However, there have been cases where promoters have sought to resist enforcement of put options and made it difficult for financial investors to exit at the IRR stated in the SHA. This is especially the case with promoters of large corporate houses in India who are willing and able to entangle in long-drawn court processes, which foreigners prefer to avoid. 
  1. In the event of failure to IPO, promoters should consider offering an exit at a fair valuation or the ‘minimum internal rate of return’ figure, whichever is lower.


5. Buy-back


Investment agreements also provide that the company may be required to buy-back shares of the investors at a price which provides the investor a specific ‘internal rate of return’ or IRR.


As per the Private Limited Company and Unlisted Companies (Buyback of Securities) Rules, 1999 (Buyback Rules), the company must offer to buy back the securities on a proportionate basis from shareholders. To prevent the promoters and non-investor shareholders from offering their shares in a buy-back the SHA imposes an obligation on the promoters and other non-investor shareholders not to offer their own shares in such a buy-back.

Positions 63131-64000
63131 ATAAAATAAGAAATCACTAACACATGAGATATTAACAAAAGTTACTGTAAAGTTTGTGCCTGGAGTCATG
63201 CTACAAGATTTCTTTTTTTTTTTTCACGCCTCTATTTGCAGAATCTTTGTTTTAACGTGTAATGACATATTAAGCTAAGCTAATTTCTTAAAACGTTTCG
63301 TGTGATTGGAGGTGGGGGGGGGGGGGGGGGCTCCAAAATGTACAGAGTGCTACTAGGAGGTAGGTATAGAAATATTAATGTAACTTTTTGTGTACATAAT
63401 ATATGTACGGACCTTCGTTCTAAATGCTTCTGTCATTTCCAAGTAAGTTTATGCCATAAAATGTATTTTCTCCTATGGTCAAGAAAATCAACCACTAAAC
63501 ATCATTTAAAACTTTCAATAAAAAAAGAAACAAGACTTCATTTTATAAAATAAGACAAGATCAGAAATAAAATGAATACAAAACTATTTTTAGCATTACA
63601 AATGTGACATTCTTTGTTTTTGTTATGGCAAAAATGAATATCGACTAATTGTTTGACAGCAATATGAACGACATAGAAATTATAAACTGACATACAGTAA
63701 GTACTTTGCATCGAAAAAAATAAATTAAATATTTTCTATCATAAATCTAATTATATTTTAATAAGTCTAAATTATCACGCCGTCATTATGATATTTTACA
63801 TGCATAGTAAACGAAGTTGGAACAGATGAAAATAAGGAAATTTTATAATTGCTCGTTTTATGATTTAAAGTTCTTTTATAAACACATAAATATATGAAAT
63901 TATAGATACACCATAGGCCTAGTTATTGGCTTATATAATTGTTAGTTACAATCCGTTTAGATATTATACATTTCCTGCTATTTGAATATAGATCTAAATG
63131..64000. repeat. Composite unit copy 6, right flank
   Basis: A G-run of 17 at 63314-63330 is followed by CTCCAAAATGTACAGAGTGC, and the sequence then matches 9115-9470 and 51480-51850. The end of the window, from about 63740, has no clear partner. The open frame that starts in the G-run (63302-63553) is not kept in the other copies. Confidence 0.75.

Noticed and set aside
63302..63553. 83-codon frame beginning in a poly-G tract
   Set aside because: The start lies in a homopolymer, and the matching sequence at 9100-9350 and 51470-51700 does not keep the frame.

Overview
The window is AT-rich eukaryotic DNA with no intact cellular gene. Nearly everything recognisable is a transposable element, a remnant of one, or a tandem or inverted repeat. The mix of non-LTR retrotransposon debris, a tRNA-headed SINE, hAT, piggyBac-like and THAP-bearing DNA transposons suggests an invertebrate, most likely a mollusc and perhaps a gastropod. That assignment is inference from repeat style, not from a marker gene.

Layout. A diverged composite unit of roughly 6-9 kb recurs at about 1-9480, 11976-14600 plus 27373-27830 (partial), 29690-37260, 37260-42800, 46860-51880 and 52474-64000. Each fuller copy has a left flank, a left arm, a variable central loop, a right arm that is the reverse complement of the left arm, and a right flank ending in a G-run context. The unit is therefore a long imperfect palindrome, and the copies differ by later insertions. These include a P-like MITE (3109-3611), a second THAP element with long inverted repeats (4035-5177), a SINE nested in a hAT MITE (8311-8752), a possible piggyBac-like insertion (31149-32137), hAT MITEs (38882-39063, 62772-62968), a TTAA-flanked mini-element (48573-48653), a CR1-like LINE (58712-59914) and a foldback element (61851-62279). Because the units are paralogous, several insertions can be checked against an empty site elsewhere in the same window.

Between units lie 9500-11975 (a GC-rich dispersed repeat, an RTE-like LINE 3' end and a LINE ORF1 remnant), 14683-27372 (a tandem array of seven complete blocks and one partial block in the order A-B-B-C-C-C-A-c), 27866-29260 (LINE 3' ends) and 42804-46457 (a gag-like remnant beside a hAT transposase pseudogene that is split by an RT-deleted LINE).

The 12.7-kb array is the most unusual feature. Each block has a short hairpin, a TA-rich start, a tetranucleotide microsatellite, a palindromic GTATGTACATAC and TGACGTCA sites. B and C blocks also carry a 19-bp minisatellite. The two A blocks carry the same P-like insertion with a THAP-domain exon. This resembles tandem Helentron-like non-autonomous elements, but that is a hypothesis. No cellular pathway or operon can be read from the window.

There are certain limitations on using buy-back by the company as an exit mechanism and investors should not expect the buy-back route to help them extract the desired internal rate of return from their investment:


a) As per the Companies Act (both under the 1956 and 2013 Acts), a company can buy back up to a maximum of 25 percent of its shares (a greater buyback involves court approvals and a relatively long procedure to be followed under the Companies Act, which is not feasible for investors). Therefore, a financial investor who has a higher shareholding (e.g. in a company where founders own 65 percent and investors own 35 percent) cannot get his entire holdings bought back. He will have to rely on another method if his holdings are higher.


b) A buyback amounting to greater than 10 percent of the shares requires a special resolution of the shareholders. Although shareholders agreement imposes a general obligation on the founders to co-operate in passing any resolutions required to carry out the purposes of the agreement, buying-back more than 10 percent shares can be difficult if founders (or any other members of the company) refuse to co-operate in passing the special resolution subsequently.